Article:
9. Income paid from the sale of goods:
    0% of the payment

IV. Foreign Company – in case of “not carrying on business in Thailand”

A foreign company which does not carry on business in Thailand (by having a branch office, employment, a representative or go-between in Thailand) but derives income in Thailand is generally subject to Thai Income Tax (Revenue Code Sec. 40) and payers to such companies are thus required to withhold income tax. Important withholding tax rates are described below by categories of income:

  1. Income from services provided (e.g. fees, brokerages, meeting fees, and commission fees):
    15% of the payment
  2. Income from interest:
    15% of the payment
  3. Income from dividends:
    10% of the payment
  4. Income from rent:
    15% of the payment
  5. Income from liberal profession (e.g. laws, arts of healing, engineering, and architecture):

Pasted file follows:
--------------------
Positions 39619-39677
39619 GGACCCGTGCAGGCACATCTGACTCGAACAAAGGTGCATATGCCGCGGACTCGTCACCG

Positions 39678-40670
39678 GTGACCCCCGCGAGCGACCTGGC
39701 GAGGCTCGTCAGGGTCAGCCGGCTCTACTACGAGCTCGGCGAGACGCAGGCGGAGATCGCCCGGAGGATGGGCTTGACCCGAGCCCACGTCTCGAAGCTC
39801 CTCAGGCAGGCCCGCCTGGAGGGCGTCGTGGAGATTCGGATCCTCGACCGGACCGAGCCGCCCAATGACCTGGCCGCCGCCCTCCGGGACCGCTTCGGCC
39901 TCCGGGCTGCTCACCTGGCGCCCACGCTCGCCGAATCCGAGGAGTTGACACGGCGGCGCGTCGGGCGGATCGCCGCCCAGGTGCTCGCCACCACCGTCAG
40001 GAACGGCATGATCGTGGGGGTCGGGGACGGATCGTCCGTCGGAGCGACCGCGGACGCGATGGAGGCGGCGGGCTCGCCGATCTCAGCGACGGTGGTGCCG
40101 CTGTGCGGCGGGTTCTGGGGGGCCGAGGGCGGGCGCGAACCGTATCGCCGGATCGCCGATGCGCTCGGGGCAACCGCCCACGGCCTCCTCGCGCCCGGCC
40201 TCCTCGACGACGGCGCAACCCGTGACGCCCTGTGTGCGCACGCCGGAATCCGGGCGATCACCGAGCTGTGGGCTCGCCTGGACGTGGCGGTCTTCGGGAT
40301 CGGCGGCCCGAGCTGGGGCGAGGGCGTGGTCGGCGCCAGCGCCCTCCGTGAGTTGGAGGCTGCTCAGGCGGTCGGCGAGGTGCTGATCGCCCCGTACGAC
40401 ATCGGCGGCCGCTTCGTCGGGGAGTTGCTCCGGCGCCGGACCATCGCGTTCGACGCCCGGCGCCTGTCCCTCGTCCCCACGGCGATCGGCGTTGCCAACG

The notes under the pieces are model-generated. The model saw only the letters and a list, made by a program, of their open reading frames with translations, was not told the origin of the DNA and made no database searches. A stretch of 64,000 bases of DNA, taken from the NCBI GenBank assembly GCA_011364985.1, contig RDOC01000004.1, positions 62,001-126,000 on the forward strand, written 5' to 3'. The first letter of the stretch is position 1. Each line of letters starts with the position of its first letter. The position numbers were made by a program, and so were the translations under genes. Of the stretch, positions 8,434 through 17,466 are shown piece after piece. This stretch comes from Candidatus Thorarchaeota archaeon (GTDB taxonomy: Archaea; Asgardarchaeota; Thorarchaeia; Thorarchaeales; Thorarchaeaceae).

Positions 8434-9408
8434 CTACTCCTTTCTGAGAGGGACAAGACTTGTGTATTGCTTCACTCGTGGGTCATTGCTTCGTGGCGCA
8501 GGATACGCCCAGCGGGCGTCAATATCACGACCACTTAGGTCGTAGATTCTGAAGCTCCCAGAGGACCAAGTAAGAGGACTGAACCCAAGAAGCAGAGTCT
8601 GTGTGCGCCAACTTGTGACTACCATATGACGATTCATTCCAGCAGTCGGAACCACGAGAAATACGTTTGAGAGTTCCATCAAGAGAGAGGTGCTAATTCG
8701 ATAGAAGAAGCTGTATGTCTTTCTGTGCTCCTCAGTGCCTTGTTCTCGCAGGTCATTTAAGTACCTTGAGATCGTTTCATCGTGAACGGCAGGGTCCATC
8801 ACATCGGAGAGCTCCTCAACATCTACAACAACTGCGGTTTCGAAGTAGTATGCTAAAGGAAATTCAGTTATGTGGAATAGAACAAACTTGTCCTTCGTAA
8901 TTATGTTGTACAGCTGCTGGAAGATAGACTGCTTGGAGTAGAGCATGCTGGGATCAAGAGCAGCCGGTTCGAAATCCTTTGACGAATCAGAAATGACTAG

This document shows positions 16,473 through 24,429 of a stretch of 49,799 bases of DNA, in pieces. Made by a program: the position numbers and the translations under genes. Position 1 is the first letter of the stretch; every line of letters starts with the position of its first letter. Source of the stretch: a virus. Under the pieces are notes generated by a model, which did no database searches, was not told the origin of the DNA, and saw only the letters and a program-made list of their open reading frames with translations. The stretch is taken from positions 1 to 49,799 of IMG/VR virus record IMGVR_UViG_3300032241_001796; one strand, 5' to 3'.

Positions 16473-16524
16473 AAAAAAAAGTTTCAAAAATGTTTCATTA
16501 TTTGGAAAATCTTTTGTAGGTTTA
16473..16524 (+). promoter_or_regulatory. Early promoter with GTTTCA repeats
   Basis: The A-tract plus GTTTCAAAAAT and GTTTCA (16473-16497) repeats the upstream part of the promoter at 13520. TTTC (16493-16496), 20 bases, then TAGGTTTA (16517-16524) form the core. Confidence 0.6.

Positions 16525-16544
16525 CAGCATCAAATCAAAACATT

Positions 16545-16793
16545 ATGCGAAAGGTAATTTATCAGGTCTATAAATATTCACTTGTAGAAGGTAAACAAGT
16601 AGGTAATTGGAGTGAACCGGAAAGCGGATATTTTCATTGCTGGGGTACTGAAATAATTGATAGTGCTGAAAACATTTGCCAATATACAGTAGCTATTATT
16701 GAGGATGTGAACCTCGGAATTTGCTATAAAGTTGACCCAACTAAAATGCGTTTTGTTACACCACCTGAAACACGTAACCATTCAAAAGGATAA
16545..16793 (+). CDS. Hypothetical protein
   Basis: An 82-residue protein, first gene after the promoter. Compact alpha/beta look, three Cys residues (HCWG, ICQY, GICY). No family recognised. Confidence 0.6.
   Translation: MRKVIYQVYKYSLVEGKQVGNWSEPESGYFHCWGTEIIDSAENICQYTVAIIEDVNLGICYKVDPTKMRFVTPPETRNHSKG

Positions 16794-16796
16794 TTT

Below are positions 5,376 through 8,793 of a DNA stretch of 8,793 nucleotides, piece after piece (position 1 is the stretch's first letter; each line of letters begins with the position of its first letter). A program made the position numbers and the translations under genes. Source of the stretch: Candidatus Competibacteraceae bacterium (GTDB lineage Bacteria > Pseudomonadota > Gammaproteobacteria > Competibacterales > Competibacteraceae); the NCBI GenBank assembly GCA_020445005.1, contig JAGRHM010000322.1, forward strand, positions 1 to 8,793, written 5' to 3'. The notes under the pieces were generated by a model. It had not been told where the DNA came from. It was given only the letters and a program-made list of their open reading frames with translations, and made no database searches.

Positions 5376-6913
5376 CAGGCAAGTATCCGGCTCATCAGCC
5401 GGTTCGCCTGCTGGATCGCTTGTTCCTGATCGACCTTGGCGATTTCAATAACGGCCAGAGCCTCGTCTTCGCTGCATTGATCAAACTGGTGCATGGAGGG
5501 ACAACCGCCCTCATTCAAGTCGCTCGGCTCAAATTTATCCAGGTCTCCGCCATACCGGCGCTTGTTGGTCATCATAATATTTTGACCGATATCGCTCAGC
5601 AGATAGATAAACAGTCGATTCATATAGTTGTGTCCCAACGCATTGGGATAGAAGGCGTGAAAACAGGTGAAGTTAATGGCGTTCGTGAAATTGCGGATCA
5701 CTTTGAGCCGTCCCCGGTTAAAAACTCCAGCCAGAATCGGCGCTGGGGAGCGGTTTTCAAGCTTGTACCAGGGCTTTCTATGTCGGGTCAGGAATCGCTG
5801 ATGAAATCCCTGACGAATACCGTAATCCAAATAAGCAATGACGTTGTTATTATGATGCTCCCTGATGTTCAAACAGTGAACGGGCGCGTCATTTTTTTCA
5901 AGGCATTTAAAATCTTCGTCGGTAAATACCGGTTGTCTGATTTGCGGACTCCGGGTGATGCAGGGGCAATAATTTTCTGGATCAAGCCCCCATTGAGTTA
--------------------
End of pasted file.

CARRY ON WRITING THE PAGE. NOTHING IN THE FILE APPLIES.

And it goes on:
15% of the payment
  6. Income from royalties:
    15% of the payment

However, the withholding tax rate might be lower due to a double taxation agreement between Thailand and a foreign country (“DTA” – compare list of contracting states as annexed).

a)  Compared to the other tax rates, the tax payable on dividends is with 10% rather low. The reason for this can be found in the tax policy of the Thai Government. Since the Corporate Income Tax is already at the rate of 20%, dividends shall not be subject to a full taxation again.

b)  If a foreign company rents property to a Thai Company, the Thai Company is generally required to withhold tax at the rate of 15% on rental payments.